February is here...
The Fasching ( Carnival ) season is an important date on the calendar. Well, as far as I know mostly in Germany and here in Austria. Amazingly yet not surprisingly, the shops are filled with fancy dresses and all that goes along with it as soon as the last Christmas display has been removed.
Most of the schools have a Fasching's party where the kids dress up as Cowboys, Princesses, Ladybirds and this year I saw a few Swat Team members in training. Clearly law & order is important to the younger crowd...The excitement is huge and some of the costumes extremely elaborate and dare I say expensive.
Now and again our local fire department does a Fasching meander round our village and as small as it is, the event can take up the whole day. Well, the parade is littered with important pit stops, or rather watering holes...a.k.a. the Schnapps stops.
The first year we were here, Bob wasn't to happy about it but that was mainly due to his being forced to dance a waltz with a woman dressed up as a nun and to his horror, in front of plenty of spectators. The second year, he made himself scarce just in case he'd have to dance again, and the following season he cleverly became part of the team and could relive his childhood dream of dressing up as Darth Vader.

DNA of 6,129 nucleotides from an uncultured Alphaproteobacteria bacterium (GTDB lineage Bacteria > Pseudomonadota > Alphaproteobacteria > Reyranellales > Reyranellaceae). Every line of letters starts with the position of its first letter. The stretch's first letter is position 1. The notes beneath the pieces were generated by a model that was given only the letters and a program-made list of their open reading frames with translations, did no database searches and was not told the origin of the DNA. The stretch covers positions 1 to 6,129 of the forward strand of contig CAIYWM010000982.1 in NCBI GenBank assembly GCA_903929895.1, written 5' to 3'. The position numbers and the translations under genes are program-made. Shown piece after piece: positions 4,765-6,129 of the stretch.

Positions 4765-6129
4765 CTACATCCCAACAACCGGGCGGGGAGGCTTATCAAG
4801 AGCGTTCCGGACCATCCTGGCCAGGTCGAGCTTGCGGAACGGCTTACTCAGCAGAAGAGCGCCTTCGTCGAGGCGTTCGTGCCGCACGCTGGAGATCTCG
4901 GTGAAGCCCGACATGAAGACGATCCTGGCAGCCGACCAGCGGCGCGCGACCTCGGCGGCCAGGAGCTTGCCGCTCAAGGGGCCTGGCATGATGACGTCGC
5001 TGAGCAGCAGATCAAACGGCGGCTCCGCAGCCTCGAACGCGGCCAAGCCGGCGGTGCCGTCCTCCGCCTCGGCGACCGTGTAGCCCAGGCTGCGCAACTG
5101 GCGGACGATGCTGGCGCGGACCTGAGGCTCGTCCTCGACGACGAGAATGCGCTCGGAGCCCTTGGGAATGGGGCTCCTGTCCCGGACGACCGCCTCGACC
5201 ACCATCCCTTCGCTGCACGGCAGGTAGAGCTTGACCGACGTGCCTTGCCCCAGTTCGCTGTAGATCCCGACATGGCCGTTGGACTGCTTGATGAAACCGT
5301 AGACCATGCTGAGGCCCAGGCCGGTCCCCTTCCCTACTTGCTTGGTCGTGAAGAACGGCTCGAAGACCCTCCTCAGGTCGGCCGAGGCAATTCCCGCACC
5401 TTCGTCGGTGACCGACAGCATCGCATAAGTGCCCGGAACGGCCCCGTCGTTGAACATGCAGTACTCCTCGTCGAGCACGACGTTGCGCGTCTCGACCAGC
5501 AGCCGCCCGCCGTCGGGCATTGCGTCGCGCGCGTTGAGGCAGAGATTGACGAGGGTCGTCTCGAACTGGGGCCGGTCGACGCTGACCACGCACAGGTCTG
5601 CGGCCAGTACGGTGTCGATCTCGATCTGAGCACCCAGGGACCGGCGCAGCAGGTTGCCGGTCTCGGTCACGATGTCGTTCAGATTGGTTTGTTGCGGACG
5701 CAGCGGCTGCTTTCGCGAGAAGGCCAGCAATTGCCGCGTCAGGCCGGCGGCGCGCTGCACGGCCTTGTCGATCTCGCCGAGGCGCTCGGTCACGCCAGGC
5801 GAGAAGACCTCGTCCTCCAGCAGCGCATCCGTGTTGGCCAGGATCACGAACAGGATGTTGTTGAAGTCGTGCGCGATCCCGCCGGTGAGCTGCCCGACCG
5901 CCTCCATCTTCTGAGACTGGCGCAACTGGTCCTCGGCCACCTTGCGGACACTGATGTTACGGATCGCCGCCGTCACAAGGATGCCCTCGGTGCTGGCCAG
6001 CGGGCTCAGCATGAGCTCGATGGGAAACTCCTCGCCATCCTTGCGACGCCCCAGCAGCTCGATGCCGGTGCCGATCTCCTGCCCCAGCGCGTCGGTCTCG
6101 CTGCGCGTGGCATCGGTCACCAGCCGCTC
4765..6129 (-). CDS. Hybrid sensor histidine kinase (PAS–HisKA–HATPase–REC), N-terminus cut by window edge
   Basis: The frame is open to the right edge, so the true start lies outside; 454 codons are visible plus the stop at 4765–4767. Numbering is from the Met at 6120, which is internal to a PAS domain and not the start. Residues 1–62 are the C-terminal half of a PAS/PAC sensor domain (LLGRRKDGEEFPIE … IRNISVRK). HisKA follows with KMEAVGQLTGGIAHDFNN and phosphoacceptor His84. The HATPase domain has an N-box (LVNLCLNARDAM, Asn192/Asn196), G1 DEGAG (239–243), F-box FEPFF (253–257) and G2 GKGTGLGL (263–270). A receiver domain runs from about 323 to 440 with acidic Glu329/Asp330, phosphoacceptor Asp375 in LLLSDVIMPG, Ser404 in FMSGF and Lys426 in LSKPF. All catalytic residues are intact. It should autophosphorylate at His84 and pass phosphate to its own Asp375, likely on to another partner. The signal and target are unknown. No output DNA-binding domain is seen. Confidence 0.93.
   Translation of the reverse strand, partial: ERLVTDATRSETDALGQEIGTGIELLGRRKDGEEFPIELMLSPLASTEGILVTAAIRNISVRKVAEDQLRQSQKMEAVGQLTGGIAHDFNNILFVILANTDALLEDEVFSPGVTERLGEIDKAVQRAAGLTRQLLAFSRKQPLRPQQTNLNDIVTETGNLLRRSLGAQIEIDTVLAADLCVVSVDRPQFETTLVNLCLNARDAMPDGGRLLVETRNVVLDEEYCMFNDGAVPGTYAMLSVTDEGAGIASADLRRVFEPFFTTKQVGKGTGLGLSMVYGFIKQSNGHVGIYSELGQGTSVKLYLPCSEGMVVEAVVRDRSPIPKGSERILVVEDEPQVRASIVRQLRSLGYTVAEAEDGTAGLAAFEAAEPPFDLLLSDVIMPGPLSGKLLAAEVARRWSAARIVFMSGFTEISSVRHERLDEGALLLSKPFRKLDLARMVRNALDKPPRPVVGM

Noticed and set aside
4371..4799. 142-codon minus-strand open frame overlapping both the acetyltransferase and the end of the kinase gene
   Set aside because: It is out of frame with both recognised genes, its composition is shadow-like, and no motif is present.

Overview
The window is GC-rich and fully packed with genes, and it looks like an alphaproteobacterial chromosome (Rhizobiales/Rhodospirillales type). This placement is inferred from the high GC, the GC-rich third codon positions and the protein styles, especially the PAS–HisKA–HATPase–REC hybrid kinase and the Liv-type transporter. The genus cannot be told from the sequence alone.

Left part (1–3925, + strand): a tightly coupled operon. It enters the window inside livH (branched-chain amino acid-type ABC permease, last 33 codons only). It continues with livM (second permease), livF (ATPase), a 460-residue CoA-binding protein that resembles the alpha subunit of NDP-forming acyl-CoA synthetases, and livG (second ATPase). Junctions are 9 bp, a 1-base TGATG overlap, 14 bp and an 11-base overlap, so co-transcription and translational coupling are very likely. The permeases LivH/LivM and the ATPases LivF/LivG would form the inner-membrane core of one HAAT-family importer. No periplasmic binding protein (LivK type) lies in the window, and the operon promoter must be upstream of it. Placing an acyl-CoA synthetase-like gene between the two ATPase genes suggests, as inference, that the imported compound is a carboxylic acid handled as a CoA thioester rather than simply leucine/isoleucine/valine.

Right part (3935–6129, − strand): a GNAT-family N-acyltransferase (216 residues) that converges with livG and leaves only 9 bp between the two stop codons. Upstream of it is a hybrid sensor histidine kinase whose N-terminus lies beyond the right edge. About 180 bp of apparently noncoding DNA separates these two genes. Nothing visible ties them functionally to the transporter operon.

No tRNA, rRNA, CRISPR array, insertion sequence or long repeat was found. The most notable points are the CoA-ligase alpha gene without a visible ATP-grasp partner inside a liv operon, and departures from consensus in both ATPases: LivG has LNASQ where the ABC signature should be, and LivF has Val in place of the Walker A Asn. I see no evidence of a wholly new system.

Of course the Faschingskrapfen is as vital to Fasching as the costumes are. This week, the display cases were filled with doughnuts. Many of us do buy them, but there are a few women who still make their own doughnuts. A tradition dating back to those times where not all was bought at a shop. Gosh, yes, things can be made!
At the moment I am reading a fascinating biography of life lived in our part of Burgenland back in the 1950's & 1960's. An ideal and idyllic childhood and the annual event of making Faschingskrapfen was almost as much anticipated as Christmas.Bensdorp um einen Schilling: Eine Kindheit im Burgenland
Even reading her description of how the whole house was filled with the tantalizing smell of a freshly prepared doughnut, made my mouth water. I loved reading how her Grandmother and Mother banned the men from the kitchen. Making these doughnuts was a whole day affair and they made it with a wood-burning stove. A real skill indeed.
Reading this book is nice and it highlights the important point that a childhood spent sans gadgets can also be brilliant, exciting and oh so memorable.
The next few days will be silly ones but just for good measure, Lent is around the corner and many a person will swear off doughnuts and alcohol.